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  • Shawn Thornton

Where to Look When It's Hard to See

Thursday - May 7th

Today's Scripture to Read: Hebrews 12:1-2


Many of the great hymns of the faith came to us through the life experiences and stories of average Christians seeking to live out their faith in a complicated world. Horatio Spafford wrote It Is Well with My Soul at the same spot on the ocean where, weeks earlier, his wife and three daughters were a part of a shipwreck. Spafford's wife was the only survivor in their family. English clergyman John Newton penned the great hymn Amazing Grace as part of his reflection on his horrible participation in the African slave trade years earlier. Amazing Grace became his hymn of testimony, originally written to accompany a New Year's Day sermon Newton delivered January 1st, 1773. He never dreamed it would stand the test of time.

Not all of our hymns came through life experience and challenge. Some hymn writers set out purely to bring honor and worship to God - to exalt Him. In 1225, St. Francis of Assisi wrote the hymn now known as All Creatures of Our God and King. Music researchers believe he wrote it in a garden in Assisi that still exists today and that he based this great hymn on Psalm 148. His song was translated into English in 1919. 

Another song with ancient roots that transcends time and is based purely on the worship of God apart from life experience is the song Lesli and I started our wedding ceremony with thirty years ago - Be Thou My Vision. Written somewhere between the 12th and 14th centuries in Ireland, Be Thou My Vision puts to song the urging of Hebrews 12:2 that we should keep our eyes on Jesus.

Our current circumstances brought about by the COVID-19 pandemic escorted us into a thick fog. We cannot see what education, work, recreation, shopping, and travel look like next week - let alone the second half of 2020. As Lesli and I started our life-long journey of marriage on Saturday, June 30th, 1990, we had no idea what ups and downs we would experience together.

If you had told us that in our thirtieth year of marriage the world would be in the grip of a worldwide pandemic that brought economies and societies to a standstill, we would not have believed you. If you had told us on January 1st of this year that we would be wearing masks in public to protect our health and the health of others, we might have laughed. If anyone in the first twenty-nine years of our marriage had told us we would be practicing "social distancing" for months, we would have thought they had lost their minds.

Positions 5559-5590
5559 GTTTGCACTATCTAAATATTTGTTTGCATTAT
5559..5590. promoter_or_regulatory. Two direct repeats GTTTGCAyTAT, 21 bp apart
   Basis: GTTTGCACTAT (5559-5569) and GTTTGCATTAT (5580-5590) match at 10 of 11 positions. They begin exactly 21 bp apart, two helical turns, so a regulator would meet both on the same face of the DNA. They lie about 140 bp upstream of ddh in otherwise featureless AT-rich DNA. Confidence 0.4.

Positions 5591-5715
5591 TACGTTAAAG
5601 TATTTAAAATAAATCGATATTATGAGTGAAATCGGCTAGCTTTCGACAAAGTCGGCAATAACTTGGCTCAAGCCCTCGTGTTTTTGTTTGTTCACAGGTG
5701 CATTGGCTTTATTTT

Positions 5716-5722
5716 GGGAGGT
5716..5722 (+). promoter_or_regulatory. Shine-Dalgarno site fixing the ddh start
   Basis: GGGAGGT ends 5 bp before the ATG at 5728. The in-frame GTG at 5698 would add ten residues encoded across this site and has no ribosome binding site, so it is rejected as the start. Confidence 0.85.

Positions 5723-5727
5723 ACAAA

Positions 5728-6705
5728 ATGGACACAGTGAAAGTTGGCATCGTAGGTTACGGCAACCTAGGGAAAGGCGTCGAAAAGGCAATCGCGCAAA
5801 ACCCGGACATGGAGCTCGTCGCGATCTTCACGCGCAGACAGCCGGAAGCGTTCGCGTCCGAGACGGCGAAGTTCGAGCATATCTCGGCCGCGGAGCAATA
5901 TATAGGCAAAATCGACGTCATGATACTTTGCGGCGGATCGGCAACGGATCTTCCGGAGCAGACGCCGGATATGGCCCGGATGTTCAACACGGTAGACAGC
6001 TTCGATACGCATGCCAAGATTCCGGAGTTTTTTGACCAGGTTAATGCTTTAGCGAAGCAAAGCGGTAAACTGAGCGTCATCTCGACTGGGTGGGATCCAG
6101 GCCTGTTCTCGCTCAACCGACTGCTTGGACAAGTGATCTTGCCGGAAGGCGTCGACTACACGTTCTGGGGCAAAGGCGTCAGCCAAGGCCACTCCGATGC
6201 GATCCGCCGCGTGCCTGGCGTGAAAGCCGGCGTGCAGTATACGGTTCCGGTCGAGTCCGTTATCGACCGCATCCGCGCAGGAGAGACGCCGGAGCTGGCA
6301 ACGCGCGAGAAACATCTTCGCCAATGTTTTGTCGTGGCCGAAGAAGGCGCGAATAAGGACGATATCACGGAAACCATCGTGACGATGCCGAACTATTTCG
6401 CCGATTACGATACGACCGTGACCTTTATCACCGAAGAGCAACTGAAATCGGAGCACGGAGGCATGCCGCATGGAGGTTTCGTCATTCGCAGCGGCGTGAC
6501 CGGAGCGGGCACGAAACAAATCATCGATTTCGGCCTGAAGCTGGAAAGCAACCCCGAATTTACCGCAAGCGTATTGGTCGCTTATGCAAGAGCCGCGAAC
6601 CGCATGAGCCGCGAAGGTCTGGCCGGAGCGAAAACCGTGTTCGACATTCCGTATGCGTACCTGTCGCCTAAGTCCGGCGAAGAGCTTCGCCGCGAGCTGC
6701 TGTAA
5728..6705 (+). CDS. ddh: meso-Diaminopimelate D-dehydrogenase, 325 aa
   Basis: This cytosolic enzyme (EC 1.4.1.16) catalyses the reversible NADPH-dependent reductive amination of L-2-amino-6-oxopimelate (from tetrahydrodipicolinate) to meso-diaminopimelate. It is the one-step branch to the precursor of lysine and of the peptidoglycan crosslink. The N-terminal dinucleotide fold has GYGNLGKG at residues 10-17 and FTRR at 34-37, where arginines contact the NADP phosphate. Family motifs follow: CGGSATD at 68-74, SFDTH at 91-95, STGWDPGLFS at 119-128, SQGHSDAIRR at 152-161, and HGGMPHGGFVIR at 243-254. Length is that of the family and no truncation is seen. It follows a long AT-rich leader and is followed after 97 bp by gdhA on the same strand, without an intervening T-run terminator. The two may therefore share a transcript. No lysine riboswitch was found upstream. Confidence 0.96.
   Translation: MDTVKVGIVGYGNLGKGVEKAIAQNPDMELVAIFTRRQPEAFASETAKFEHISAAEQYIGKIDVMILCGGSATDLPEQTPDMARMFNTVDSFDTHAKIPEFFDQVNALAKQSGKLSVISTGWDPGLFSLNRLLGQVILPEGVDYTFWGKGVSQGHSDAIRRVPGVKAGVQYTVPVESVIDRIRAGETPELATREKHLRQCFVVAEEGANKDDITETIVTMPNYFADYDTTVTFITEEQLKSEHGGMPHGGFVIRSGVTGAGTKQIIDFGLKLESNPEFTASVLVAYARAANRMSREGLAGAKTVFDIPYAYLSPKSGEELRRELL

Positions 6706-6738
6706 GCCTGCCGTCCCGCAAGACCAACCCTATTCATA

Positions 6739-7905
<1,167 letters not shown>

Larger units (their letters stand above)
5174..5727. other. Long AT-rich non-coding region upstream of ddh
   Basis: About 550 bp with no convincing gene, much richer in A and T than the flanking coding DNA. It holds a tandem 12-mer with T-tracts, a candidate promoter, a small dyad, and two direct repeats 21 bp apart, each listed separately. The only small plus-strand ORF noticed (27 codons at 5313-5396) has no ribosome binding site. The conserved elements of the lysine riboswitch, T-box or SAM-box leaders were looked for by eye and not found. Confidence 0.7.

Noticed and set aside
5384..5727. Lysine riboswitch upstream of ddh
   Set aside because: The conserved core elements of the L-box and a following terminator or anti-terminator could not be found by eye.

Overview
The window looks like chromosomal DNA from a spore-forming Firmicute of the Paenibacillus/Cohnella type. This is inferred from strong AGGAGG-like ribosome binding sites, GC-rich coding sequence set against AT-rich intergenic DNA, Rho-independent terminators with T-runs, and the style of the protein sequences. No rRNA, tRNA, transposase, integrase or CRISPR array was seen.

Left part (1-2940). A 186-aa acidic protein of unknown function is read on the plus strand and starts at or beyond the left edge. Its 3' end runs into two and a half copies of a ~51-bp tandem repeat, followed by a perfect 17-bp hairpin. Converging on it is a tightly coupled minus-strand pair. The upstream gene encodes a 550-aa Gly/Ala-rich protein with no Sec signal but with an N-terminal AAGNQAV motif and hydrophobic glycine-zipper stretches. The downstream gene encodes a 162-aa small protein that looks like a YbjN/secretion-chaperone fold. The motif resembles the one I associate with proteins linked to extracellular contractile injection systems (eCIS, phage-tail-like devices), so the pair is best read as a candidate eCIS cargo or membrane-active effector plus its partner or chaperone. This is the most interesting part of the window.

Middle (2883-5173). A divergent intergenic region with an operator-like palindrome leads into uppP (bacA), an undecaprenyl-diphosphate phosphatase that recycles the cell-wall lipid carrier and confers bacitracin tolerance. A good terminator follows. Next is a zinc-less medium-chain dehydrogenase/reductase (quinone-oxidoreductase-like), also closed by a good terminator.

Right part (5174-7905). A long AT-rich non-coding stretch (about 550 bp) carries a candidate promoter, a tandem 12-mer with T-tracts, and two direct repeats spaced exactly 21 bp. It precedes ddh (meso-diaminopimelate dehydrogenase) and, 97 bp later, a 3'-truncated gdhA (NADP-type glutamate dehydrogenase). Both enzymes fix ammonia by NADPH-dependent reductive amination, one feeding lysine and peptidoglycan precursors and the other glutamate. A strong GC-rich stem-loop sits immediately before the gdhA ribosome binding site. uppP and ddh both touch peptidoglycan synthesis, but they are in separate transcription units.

Life has a way of bringing us through seasons and periods when it is hard to see what lies ahead in any shape or form. Where do we look when it is hard to see? We look at Jesus. Peter confidently looked toward Jesus while he walked on the surface of the water during a horrendous storm on the Sea of Galilee. Only when he got his eyes off of Jesus, did he begin to sink. He was distracted by the wind and the waves. Instead of looking at Jesus, he doubted Jesus' ability to keep his feet on top of the water. He stared so intently at the distractions of that dark, stormy night that He failed to keep his eyes on the Savior.

Have you been having a hard time seeing what's next in your life - even your day? Have your eyes drifted to the distractions around you? Do you stare unceasingly at a horizon you cannot clearly see? Read the words of Be Thou My Vision a few times over the next several days. Memorize Hebrews 12:2. Recite it back to yourself when you cannot see. Keep your eyes on Jesus!

Be Thou My Vision

Be Thou my vision, O Lord of my heart

Naught be all else to me, save that Thou art

Thou my best Thought, by day or by night

Waking or sleeping, Thy presence my light

Where do we look when we cannot see? That's easy. We look to Jesus!


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